Makes sense to me
"The best way to protect yourself against the IE attack is to stop using the browser until it's been patched."
Surely the words: .."until it's been patched." are redundant?
Yet another zero-day vulnerability has been identified in a popular Microsoft product, this time in its SQL Server database. The revelation comes as miscreants are stepping up attacks on a particularly nasty bug in the latest version of Internet Explorer. The SQL Server bug could allow the remote execution of malicious code, …
that computing can be made easy.
It always amused me that people buy the line that by taking away the hard bits in computing you can somehow make good use of a computer. Its a bit like taking the wheels off a car as they give you too many options and require planning ahead. You might have a nice safe place to sit but it gets you nowhere.
That is assuming MS took away sensible security measures from SQLServer to make it 'easier' to use. Another possibility is 'they just dont understand' and thats looking more likely day by day.
As stated by Microsoft at http://msdn.microsoft.com/en-us/library/ms189506(SQL.90).aspx
In SQL Server 2005, sp_dropextendedproc does not drop system extended stored procedures. Instead, the system administrator should deny EXECUTE permission on the extended stored procedure to the public role. In SQL Server 2000, sp_dropextendedproc could be used to drop any extended stored procedure.
So the stated workaround is OK for SQL 2000, but you can't drop the procedure on 2005, only deny Execute permissions.
Let's use Wikipedia (insert obligatory "is a cult" outcry here, for more effect):
"Zero-day exploits are released before the vendor patch is released to the public. Zero-day exploits generally circulate through the ranks of attackers until finally being released on public forums. The term derives from the age of the exploit. A zero-day exploit is usually unknown to the public and to the product vendor ."
According to the article, the SQL server _could_ be exploited and apparently _was_ in a laboratory setting. No exploits are known in the wild. So no Zero day.
1)You have to be authenticated
2)You have to be able to pass it a command
So yeah, its a vulnerabilty for people who open themselves to SQL injection attacks already. Well whoopee. I would assume anyone open to SQL Injection is running its webservers with close to sysadmin rights anyway, and xp_cmdshell enabled.
So the excitement is fairly limited, as they say.
The real lesson from this advisory is if you are fairly tight on security anyway, a simple escalation of rights on this proc should see you right.
Bit of a non story, shouldn't have got past the ms advisories.
How many users dont read articles like this or the MS advisory articles?
A vast majority? Therefore the vast majority will remain vulnerable (unless they use another browser by default).
The whole system is flawed and other browsers also have their problems, but at least Firefox does auto-update and patches are generally fairly quick and big bugs not too common.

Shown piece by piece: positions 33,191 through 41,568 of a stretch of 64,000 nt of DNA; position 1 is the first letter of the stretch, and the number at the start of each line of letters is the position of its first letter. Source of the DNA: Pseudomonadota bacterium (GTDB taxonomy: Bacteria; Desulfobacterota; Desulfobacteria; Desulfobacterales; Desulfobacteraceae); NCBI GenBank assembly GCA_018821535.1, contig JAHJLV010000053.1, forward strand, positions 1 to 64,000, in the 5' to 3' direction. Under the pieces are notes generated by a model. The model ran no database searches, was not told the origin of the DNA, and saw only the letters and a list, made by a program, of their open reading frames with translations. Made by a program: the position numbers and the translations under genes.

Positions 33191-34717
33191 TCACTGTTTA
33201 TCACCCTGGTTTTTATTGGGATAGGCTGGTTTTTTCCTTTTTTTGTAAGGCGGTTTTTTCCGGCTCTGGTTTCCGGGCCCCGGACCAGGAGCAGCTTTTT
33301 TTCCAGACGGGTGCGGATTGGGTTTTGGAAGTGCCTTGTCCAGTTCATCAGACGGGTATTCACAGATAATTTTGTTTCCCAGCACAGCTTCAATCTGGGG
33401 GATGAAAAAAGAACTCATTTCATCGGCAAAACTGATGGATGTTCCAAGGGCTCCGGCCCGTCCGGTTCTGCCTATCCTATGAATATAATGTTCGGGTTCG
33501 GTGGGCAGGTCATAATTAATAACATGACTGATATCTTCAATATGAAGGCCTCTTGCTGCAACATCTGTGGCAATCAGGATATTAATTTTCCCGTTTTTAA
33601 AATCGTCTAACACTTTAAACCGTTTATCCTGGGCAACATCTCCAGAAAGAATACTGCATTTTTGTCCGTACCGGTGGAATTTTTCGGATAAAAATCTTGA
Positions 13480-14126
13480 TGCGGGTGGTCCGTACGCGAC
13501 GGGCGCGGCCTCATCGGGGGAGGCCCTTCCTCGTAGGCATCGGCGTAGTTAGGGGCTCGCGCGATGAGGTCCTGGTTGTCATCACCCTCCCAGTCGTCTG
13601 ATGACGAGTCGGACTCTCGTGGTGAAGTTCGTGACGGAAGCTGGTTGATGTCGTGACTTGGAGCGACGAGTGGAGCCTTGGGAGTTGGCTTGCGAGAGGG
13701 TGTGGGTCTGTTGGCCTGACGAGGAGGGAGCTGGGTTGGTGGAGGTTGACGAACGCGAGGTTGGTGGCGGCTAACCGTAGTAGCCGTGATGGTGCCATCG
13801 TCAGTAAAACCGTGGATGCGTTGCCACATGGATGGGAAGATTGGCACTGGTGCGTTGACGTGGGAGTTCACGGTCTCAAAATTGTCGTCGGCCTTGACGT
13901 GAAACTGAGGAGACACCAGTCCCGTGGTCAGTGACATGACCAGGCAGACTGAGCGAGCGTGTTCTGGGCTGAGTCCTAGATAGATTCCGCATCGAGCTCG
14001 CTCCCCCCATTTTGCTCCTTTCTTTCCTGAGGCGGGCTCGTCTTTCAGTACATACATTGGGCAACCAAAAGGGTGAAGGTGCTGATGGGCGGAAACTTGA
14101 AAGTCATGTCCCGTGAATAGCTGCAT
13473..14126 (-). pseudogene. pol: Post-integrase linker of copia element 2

Still, i do quite often skip updates when faced with the eternal dilemma of choosing between (A) patch, or (B) surf for porn.
I thought I'd be the first so everyone else could just shut up.
Blah Blah Blah MS is trash/wankers, Linux/Apple/Opera/Firefox are good and totally infallible. Use Firefox with NoScript not IE (OK, I kinda do endorse that one)
Now that it's been said, everyone else can spend their precious energies attacking something else.
LOL. Yeh. We have a list of recommendations for Microsoft, too. But most of them end in "off".
Meanwhile, as far as security goes, the only recommendation anyone needs is "Sod IE, use FF and NoScript". And in this particular case, even NoScript isn't important.
I forget where I found the link, but one of the sites I was browsing in the past day or two had a screenshot of the web control panel for the fiesta exploit kit that includes this new 0-day. Biiig long list of user agents visiting vs. number of times the downloadable was fetched; impressive list of zeros next to everything except IE. (Interestingly enough there were two downloads from clients with Opera UA strings, but those could easily have been deliberate downloads by security researchers wanting to study the infector).
"Huh? If the bug was known about in April, how on earth does it qualify as a zero-day sploit?", Frumious Bandersnatch
Because there is as yet, no known patch and exploits have been available since Nov 15, that's a window of at lest seven months, and they didn't tell the rest of us until the inadventent publication of exploit code after the last patch-tuesday failed to address the bug.
OK, a bug in the sp_replwritetovarbin stored procedure can lead to someone, over the web, compromising a database by entering code instead of data into a search box. The code being injected through the use of 'uninitialized variables'.
This is possible because of the way processes interact on the Operating System. My question is a simple one: Is it possible for the worlds chief software architects to design a system that doesn't fallover because someone forgot to test for some un-initialised variables ?